Correspondence from Q. A. Gillmore to Bvt. Maj. Gen. C. Grover
DEPARTMENT OF THE SOUTH,
Hilton Head, S. C., May 10, 1865.
Bvt. Maj. Gen. C. GROVER,
Commanding District and Post of Savannah, Savannah, Ga.:
GENERAL: General Orders, No. 29, dated April 30 1865, from the headquarters U. S. forces, city of Savannah, establishing three free public schools for the education of white children in that city; appointing a board of education therefor, composed of residents of Savannah, with the mayor of that city, ex officio, as chairman; also appointing a superintendent of common schools, who, in conjunction with the board of education, is by such order directed to establish these free schools for white children, and providing that such superintendent shall receive an annual salary of $3,000 from the civil fund, is disapproved, and you are directed to revoke the same in general orders. Savannah is a captured city, occupied by national soldiers, and governed by the national military authority. The population of Savannah is equally divided, or very nearly so, between two races, the whites and the blacks, and the city is garrisoned alike by white and black soldiers. The white inhabitants, including nearly all the prominent men, have generally been disloyal during the rebellion, and many of them are avowedly so at the present time, while the colored people, with rare unanimity, have been true to the national flag and the national authority, and have never, except under armed compulsion, given aid and comfort to the insurgents. Both soldierly honor and simple justice require that, during our military occupation of this department, no unjust distinctions as to privileges and favors be made against a loyal race resident therein, which has furnished almost exclusively the only local defenders of our country's honor and flag. Whatever may be the policy which our Government may determine to pursue toward the leaders and the active aiders and abettors of the rebellion, our duty to those who have remained thoroughly and consistently loyal appears plain and unmistakable. I consider the general order referred to as unjust toward the blacks, in that it directs the mayor of Savannah ex officio to act in the matter of educating white children alone. The mayor of Savannah is bound to act, and is expected to act, with equal solicitude for the equal welfare and improvement of all classes of the residents of that city. If he cannot do that conscientiously he should, in honor, resign, and if he does not he will be removed. The order is deemed further unjust in that it appropriates money from what is called a "civil fund" for the benefit of a class and not of all. This civil fund is raised by the military authority and applied by them to civil uses, in defraying such expenses as are involved in the local government and management of Savannah. In various ways, direct and indirect, both whites and blacks contribute to it, and it must be used equally for all. The fact that Northern charity has in some degree ministered to the education of the children of the freedmen does not relieve the military authorities from making equal provision for all classes, where it helps any. I do not propose to interfere in any manner with questions of State policy, or to give official expression to partisan or peculiar opinions, but simply, during the military occupation of this department to enforce equally and exact military justice and extend equal and exact military protection to all loyal persons, without regard to color or race. You will adopt such measures as you think proper for the education of the children of Savannah, governing yourself, in so doing, by the principles herein above enunciated.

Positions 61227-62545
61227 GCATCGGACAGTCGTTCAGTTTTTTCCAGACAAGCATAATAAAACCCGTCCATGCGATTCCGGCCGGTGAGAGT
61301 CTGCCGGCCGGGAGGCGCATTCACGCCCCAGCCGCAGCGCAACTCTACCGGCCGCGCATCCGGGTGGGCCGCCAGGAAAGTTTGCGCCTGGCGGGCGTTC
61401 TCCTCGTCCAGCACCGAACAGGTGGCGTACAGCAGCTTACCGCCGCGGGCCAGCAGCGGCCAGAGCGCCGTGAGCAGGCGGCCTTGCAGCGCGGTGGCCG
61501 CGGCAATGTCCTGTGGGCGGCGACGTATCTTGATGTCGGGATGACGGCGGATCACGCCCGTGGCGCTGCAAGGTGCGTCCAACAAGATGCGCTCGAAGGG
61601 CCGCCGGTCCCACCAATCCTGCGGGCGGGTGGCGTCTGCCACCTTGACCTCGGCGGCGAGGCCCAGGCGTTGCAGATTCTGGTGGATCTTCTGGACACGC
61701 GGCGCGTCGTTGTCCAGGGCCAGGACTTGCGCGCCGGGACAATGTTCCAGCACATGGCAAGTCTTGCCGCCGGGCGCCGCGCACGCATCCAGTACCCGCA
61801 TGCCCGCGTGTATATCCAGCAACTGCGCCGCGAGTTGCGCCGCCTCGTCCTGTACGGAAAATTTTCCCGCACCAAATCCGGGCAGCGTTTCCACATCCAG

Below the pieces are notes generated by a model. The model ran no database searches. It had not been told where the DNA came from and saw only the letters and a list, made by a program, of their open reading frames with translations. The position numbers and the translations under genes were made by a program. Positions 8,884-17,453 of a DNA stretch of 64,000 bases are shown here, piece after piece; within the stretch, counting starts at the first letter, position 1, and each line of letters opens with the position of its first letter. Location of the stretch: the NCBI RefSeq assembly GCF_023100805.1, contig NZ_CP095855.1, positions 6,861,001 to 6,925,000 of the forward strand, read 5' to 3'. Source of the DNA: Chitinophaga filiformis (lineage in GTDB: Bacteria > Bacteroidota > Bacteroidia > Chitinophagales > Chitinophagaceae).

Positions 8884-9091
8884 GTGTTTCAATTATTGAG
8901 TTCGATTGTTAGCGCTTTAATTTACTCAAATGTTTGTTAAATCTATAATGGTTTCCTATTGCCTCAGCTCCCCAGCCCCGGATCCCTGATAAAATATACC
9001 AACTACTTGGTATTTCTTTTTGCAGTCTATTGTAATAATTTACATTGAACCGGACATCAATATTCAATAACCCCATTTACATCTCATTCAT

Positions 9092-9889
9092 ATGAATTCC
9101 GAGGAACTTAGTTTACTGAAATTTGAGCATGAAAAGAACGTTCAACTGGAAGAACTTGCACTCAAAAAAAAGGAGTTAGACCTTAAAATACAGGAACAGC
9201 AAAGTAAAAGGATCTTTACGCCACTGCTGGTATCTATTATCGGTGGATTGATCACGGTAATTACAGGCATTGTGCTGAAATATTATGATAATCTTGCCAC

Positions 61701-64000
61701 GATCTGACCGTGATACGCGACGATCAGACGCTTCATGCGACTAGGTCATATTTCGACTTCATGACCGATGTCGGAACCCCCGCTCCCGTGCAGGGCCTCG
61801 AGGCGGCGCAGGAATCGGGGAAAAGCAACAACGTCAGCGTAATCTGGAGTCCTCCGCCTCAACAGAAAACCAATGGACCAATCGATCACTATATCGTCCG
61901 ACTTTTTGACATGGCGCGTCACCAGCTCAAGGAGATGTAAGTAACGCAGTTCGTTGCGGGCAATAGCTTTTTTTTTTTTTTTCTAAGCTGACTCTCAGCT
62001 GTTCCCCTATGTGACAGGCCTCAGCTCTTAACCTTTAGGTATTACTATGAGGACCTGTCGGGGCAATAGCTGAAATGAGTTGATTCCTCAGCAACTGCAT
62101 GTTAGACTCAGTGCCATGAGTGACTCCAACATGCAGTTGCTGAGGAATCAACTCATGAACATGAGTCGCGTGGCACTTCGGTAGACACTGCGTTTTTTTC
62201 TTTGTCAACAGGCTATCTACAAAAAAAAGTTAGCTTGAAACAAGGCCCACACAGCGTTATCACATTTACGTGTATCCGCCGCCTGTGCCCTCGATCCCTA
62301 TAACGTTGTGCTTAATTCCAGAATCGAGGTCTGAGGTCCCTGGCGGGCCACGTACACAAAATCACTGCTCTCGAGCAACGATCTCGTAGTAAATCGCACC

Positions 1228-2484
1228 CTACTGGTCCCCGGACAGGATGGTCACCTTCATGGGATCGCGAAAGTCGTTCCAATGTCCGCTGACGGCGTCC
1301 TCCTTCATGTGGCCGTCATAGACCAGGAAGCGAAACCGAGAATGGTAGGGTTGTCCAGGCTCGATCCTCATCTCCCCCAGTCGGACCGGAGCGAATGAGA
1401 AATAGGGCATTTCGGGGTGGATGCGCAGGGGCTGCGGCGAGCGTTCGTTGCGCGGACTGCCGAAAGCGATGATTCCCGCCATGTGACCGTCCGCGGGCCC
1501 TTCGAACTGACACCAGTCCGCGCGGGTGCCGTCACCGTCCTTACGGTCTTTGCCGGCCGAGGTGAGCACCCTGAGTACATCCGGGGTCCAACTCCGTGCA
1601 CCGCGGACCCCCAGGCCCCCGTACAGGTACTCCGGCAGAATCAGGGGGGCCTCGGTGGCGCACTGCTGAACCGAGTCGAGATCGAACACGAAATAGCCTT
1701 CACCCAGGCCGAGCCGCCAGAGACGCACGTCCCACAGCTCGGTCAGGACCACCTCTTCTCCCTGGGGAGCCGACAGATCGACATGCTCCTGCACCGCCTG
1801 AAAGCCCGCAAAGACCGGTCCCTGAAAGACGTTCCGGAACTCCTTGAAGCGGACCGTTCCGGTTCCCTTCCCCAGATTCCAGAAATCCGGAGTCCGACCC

I have the honor to be, very respectfully, your obedient servant,
Q. A. GILLMORE,
Major-General, U. S. Volunteers, Commanding Department.
SOURCE: United States War Department. THE WAR OF THE REBELLION: A Compilation of the Official Records of the Union and Confederate Armies. Series I, Volume 47, Part III. Washington: Government Printing Office, 1880-1901.